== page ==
Table 5
Rate of Return
Option C+12%+11%+14%+12%+13%+12.4%1.0%
Option D+15%+4%+16%+15%+17%+13.4%4.8%

We may predict that Option C will next year deliver a ROR between +10.4% and +14.4%. Likewise Option D may yield a ROR between +3.8% and +23% (computed from 13.4% +/- 2*4.8%).

Is the extra riskiness of Option D worth it ? That depends on your personality, financial situation, and confidence in how closely Option D’s future may track its past. But at least by examining the standard deviation you get some sort of feel for what range of returns you might expect.

In conclusion, picking between investment options – whether the choice is between mutual funds, individual stocks, or investment algorithms or trading systems – is a game of pursuing the highest rate of return given your level of acceptable risk. While historical returns are in no way a guarantee of future results if one is making a decision between options based on how they performed in the past, using the standard deviation can be insightful.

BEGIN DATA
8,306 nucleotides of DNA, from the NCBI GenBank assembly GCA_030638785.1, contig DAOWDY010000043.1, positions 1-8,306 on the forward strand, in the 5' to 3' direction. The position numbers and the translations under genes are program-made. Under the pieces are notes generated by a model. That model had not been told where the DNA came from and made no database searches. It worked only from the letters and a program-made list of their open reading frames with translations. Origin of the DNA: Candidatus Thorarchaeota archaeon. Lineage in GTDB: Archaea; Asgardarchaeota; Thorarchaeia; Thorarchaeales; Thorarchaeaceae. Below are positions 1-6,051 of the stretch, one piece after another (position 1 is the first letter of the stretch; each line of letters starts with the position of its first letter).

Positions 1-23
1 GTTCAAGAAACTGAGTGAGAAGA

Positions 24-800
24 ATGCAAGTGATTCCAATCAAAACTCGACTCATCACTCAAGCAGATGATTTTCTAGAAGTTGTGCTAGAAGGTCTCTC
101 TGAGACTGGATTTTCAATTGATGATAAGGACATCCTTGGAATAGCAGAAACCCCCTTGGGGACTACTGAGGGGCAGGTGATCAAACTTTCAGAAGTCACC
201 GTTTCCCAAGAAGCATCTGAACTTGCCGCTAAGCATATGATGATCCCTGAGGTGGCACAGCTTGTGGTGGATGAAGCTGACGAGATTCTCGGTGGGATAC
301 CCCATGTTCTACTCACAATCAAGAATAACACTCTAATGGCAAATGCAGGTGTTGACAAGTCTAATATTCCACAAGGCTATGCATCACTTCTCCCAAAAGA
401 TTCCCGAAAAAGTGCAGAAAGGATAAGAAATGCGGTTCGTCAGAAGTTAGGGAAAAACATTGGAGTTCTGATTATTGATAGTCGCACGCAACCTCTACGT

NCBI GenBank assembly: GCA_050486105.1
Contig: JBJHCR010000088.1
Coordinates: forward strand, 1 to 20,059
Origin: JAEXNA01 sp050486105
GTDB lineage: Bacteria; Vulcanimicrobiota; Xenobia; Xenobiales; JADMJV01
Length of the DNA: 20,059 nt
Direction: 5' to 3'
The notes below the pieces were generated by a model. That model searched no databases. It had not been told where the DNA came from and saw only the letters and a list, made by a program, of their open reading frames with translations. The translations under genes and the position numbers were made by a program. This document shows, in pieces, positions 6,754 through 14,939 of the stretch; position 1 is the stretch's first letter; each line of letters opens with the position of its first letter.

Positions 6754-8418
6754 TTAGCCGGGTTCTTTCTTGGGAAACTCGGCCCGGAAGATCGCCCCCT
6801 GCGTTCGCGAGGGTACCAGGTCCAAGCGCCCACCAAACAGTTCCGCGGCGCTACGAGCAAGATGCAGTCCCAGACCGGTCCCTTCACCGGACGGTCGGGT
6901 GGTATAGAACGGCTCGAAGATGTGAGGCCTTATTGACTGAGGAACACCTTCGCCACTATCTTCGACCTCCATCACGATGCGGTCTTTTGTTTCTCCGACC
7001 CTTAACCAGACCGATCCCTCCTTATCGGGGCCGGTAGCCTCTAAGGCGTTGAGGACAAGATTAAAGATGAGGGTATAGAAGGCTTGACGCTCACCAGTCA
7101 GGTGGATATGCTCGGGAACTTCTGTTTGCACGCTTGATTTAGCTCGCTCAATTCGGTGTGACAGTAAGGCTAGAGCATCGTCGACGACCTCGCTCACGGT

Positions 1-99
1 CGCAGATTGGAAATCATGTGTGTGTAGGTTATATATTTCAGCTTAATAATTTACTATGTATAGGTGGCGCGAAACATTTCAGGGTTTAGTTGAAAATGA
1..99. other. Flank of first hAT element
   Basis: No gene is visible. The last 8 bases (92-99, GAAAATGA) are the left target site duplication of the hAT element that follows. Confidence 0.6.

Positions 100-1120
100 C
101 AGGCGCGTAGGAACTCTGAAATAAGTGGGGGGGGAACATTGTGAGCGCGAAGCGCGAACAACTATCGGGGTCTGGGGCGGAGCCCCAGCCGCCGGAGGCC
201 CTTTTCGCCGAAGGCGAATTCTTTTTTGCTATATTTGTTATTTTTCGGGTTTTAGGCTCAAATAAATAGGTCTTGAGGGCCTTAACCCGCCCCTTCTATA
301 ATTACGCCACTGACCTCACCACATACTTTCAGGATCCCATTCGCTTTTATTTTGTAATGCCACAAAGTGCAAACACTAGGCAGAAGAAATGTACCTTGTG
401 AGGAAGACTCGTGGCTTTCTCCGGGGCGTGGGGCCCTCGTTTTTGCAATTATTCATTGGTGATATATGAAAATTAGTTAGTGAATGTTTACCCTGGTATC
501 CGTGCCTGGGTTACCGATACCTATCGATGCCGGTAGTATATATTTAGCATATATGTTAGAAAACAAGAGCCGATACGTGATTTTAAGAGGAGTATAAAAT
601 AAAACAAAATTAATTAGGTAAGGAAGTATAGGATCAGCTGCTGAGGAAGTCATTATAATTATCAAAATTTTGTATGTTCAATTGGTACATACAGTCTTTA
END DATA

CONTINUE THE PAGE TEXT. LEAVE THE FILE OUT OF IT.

In the absence of other information such as changing economic cycles, changes in fund management, etc., the standard deviation offers a way to estimate future risk by examining past variability between annual (or quarterly, etc.) returns. This can be helpful in estimating probable upper and lower bounds for future returns with the understanding that these are predictions but never guarantees.

3 thoughts on “How to Estimate Risk Using Standard Deviation”

  1. Just wondering: why do you calculate the average of the squared set (step 4 above) by dividing by 5, rather than 4? I think you lose a degree of freedom when you calculate the average of the deviations from the mean return (because now you center the distribution you are examining around zero), and it’s particularly important to do this in small samples. In your August 29, 2012 post, you have calculated sigma using the correct denominator (8, which is 9 minus 1 for the mean you calculated in the differences). What am I missing — can you comment?

  2. tresia – thanks for the spot. that post was written long ago and i (erroneously) didn’t used to differentiate between sample and population standard deviation – i think b/c i usually worked with large sample sets such that dividing by n or n-1 didn’t make much difference. i should have used n-1 for an unbiased estimate. thanks!